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NASAPoly Adaptive, LLC, an Arkansas nanotechnology development company, has received a $100,000 National Aeronautics and Space Administration (NASA) Small Business Innovation Research (SBIR) contract to use new nanoscale materials to drastically reduce dust on spacecraft surfaces.

Dust is a major problem on spacecraft surfaces. Technology exists that uses electrodynamic shields (EDS) to mitigate dust. But NASA is searching for advances that can more efficiently maintain dust-free conditions on solar panels and optical lenses and other mission-critical space-based surfaces.

“Current EDS designs use metallic electrodes that reduce the amount of radiation reaching solar panels, reducing panel efficiencies,” said Alexandru Biris, director and chief scientist of the Nanotechnology Center at UALR. “Poly Adaptive’s use of these new nanoscale materials for transparent and flexible electronic dust shields will mitigate the build-up of this dust without sacrificing solar panel efficiency.”

The new company brings to the marketplace research developed by Biris and his UALR nanotechnology team. Under Poly Adaptive’s SBIR award, the company will investigate the UALR-developed application and use new nanoscale materials to address severe limitations of existing electrodynamic shields.

The technology promises numerous non-NASA commercial applications, including solar panels, windows, windshields, optical devices, pharmaceutical devices, and other products that are impacted by the build-up of dust particles.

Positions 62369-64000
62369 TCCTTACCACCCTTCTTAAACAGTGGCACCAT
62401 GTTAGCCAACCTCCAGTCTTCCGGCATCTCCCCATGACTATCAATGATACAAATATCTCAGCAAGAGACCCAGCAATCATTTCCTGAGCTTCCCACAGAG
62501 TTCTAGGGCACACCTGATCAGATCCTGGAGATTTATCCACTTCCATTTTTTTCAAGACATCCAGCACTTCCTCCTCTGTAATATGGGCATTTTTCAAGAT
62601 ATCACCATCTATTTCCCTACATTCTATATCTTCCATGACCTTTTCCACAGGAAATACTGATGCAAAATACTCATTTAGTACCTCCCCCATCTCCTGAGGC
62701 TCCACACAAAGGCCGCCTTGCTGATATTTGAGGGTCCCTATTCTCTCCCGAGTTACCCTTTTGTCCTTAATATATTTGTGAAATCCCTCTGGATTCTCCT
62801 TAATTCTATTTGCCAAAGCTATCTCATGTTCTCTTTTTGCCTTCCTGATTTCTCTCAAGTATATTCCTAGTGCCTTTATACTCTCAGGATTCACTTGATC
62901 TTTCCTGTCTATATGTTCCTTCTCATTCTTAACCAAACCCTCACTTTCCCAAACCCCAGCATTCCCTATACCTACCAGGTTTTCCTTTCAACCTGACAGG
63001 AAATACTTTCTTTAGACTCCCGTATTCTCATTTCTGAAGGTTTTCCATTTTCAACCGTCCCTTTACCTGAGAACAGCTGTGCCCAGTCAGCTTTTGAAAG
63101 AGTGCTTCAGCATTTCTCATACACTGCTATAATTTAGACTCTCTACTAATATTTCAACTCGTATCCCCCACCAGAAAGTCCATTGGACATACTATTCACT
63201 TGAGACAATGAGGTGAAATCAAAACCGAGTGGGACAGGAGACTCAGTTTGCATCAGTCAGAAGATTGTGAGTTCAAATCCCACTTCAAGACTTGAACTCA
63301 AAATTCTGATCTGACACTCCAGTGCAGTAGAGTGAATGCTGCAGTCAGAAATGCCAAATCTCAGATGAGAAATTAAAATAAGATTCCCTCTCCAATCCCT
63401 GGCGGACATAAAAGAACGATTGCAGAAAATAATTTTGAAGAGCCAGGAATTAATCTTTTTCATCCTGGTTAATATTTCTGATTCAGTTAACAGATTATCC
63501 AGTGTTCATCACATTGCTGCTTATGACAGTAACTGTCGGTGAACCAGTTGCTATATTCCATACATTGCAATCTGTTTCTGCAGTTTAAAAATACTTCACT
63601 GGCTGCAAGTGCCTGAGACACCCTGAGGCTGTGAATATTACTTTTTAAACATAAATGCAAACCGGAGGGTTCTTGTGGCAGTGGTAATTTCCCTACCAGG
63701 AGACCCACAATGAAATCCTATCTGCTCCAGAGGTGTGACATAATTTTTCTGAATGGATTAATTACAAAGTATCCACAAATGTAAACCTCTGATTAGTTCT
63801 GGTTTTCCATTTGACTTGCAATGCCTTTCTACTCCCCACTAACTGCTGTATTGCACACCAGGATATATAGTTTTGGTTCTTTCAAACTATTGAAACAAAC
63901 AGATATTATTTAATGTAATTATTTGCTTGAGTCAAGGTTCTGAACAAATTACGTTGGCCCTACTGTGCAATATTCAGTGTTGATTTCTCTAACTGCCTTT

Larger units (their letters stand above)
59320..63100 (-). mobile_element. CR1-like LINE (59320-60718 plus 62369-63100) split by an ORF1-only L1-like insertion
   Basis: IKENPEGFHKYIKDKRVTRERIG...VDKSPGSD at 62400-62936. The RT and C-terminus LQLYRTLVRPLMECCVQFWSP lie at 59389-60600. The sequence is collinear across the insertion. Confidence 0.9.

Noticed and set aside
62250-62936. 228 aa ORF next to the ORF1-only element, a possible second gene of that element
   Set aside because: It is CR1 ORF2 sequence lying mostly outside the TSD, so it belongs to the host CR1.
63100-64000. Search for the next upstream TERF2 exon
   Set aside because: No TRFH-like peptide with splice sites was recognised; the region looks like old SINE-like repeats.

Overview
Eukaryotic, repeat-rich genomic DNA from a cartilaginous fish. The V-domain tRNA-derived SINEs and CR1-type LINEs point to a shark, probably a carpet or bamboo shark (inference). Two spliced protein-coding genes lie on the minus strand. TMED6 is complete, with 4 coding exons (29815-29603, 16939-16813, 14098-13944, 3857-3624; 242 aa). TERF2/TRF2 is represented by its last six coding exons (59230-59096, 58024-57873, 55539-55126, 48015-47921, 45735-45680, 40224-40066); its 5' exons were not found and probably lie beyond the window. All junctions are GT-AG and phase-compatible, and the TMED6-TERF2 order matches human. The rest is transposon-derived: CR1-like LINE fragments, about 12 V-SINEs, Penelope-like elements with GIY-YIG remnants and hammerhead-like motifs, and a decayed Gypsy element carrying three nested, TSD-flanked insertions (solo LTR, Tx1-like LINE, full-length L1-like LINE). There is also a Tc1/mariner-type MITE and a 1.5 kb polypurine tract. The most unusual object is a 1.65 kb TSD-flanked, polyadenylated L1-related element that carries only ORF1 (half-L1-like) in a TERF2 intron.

Charlie Buhler, Poly Adaptive principal investigator, said the company sees great potential in electronic dust shield systems for commercial solar panels.

“Large-scale solar installations are usually located in sun-drenched desert areas where dry weather and winds sweep dust into the air and deposit it onto the surface of solar panels, reducing their energy generating efficiencies,” he said. “An automatic, self-cleaning system for solar panel surfaces would contribute to the economic benefits of this green source of energy. The Poly Adaptive dust mitigation technology should be a viable, cost effective solution to this problem.”

Poly Adaptive was founded to commercialize nanotechnology research discoveries made by researchers at the Nanotechnology Center of UALR and holds a license with UALR for this project’s subject technology. The firm’s co-founders include several successful Arkansas business and technology experts.

For additional information contact Michael B. Miller at mbmiller@poly-adaptive.com.

Source: UALR News

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